Similarly, TI offers ReDriver functionality in the SN65LVPE502RGER USB 3.0 line driver IC. The IC handles a single USB 3.0 port and offers programmable equalization, de-emphasis, and output-swing control.

Connectors, cables, and hubs

Having covered the IC space, we should discuss other components required for an actual USB 3.0 design before we conclude. You might think that elements such as connectors and cables are relatively low-tech and barely worth a detailed look, but with USB 3.0, the connector and cable situation changed quite a lot. Remember, as we discussed up front, USB 3.0 is really two interfaces in one. You will not get the benefits of USB 3.0 without specifically using connectors designed for the new standard.

TE Connectivity provides a good example for us to dig into as the company supplies the bulk of the connectors you might need in a system. The host side of a USB link uses the slim USB connector that we are most familiar with such as the one on a USB mouse. That connector is referred to as a Type A connector. For the host side of such a link, TE connectivity offers the 1932258-1 USB 3.0 A-type receptacle that is general soldered down on a PCB (Figure 5). The 1932355-1 USB 3.0 stacked 2-port A-type receptacle offers two receptacles for dual-port implementations.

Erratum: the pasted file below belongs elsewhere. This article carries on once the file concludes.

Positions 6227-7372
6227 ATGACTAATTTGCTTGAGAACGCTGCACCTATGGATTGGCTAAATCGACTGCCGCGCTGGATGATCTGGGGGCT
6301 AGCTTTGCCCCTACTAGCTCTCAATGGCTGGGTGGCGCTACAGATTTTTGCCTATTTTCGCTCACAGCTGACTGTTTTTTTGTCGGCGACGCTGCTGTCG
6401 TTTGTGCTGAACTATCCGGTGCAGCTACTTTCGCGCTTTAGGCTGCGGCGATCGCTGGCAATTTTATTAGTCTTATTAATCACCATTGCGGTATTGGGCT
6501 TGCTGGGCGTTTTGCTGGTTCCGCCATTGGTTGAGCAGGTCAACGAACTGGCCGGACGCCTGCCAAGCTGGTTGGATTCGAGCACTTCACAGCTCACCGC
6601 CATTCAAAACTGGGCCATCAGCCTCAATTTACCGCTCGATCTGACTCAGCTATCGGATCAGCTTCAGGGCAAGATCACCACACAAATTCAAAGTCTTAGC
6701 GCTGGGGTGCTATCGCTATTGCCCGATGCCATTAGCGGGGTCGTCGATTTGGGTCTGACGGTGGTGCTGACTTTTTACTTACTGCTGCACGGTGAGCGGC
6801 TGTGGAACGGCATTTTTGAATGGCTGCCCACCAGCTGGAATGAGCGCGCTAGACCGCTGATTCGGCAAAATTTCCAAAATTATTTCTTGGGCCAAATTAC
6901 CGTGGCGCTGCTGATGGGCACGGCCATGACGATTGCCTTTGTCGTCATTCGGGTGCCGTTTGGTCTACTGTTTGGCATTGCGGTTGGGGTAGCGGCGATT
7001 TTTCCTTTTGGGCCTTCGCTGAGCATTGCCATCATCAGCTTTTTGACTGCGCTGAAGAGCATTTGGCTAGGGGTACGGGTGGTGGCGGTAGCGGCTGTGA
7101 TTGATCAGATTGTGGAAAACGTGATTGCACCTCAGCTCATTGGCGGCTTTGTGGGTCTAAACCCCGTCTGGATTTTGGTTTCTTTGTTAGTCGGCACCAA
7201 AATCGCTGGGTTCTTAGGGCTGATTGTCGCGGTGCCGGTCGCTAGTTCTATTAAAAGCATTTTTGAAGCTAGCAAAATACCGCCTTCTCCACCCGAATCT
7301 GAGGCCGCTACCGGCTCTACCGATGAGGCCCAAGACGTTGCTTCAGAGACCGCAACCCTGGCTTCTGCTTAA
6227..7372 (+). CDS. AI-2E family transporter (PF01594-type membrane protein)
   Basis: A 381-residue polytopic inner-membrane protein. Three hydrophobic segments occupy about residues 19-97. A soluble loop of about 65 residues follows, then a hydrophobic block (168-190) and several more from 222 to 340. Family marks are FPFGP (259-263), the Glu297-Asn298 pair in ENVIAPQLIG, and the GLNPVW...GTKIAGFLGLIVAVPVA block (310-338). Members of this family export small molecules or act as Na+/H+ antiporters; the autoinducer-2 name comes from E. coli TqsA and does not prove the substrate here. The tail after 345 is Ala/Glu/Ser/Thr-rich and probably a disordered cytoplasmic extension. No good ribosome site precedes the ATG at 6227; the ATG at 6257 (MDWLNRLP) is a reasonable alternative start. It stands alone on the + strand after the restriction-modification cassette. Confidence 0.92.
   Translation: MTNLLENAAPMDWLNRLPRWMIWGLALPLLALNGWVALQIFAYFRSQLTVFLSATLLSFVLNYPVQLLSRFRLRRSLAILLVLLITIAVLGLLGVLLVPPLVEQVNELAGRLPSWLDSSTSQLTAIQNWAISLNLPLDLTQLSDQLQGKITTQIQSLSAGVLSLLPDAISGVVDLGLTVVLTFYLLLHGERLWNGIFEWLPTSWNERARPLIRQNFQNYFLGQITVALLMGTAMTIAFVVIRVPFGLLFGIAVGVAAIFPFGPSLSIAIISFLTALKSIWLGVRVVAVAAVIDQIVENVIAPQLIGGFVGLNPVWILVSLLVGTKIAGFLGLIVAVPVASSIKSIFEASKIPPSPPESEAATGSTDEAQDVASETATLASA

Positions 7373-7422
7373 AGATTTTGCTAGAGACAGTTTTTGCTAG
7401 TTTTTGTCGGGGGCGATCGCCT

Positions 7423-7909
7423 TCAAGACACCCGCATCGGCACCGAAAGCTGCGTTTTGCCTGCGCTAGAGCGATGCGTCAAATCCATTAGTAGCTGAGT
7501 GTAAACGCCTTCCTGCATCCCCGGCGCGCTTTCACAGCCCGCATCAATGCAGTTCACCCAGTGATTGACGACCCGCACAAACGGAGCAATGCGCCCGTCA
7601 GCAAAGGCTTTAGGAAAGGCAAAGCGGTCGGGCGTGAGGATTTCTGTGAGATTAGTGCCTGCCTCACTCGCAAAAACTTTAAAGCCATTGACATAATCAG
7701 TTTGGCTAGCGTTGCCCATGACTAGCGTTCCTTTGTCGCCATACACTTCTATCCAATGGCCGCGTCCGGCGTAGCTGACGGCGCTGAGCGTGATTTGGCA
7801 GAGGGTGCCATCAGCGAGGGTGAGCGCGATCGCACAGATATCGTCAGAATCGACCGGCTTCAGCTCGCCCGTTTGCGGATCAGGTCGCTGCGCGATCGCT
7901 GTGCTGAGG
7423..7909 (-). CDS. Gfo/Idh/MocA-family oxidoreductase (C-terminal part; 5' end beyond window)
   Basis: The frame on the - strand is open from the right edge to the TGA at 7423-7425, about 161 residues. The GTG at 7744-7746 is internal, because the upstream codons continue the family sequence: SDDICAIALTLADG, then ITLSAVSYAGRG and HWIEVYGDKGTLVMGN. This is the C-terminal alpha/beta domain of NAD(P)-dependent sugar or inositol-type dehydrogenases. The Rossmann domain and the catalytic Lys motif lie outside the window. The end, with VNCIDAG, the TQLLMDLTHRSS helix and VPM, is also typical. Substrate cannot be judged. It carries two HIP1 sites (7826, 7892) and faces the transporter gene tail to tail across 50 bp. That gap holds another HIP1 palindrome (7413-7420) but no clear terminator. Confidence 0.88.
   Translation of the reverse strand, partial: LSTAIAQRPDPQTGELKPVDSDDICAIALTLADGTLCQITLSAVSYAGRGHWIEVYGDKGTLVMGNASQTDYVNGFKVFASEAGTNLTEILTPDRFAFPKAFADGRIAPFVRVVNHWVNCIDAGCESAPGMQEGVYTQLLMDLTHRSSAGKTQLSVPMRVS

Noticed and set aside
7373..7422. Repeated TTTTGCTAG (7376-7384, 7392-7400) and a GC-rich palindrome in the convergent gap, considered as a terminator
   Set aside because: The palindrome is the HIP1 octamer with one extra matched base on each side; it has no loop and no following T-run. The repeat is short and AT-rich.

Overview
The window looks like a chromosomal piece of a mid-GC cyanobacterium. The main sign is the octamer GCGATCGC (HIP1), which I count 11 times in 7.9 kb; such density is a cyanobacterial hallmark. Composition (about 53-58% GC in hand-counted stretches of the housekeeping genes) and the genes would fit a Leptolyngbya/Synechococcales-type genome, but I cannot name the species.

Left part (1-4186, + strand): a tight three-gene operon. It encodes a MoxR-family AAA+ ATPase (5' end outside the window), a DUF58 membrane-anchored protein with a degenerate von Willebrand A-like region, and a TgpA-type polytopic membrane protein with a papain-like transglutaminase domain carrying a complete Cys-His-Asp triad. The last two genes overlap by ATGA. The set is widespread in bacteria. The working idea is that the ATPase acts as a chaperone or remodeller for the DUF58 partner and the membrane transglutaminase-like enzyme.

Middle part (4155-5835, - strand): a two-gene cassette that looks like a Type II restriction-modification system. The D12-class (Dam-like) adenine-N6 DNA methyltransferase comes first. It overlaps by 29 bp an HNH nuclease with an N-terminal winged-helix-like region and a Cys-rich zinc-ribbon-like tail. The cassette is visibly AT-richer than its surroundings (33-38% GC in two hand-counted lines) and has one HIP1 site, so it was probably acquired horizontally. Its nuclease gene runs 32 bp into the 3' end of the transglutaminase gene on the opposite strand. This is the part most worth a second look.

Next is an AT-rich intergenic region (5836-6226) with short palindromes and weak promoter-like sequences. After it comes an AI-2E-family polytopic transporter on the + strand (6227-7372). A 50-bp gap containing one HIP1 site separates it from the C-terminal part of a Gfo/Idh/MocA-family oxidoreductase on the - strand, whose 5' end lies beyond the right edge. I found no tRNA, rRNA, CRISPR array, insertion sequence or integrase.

Image of TE Connectivity 1932258-1 USB 3.0 receptacle

Figure 5: The TE Connectivity 1932258-1 USB 3.0 receptacle is designed to be soldered onto the PCB in a USB 3.0 host application.

For the cable side of the host connection, TE Connectivity offers the 1932266-1 USB 3.0 plug. USB peripherals, such as external disk drives, use a different type of connector referred to as a Type B connector. TE Connectivity offers the 1932259-1 USB 3.0 B-type receptacle for such products.

A number of other companies offer USB 3.0 connectors in a variety of configurations. The list includes available product from Amphenol, Assmann WSW Components, CNC Tech, EDAC, Hirose Electric, JAE Electronics, and Würth Electronics.

Several sources offer USB 3.0 cables including Würth. CNC Tech offers both USB 3.0 Type A to Type A cables and USB 3.0 Type A to Type B cables.

USB 3.0-enabled hubs will likely be broadly available soon. If you need one to use in your development project, Assmann WSW Components offers the DA-70230-1 USB 3.0 4-port hub.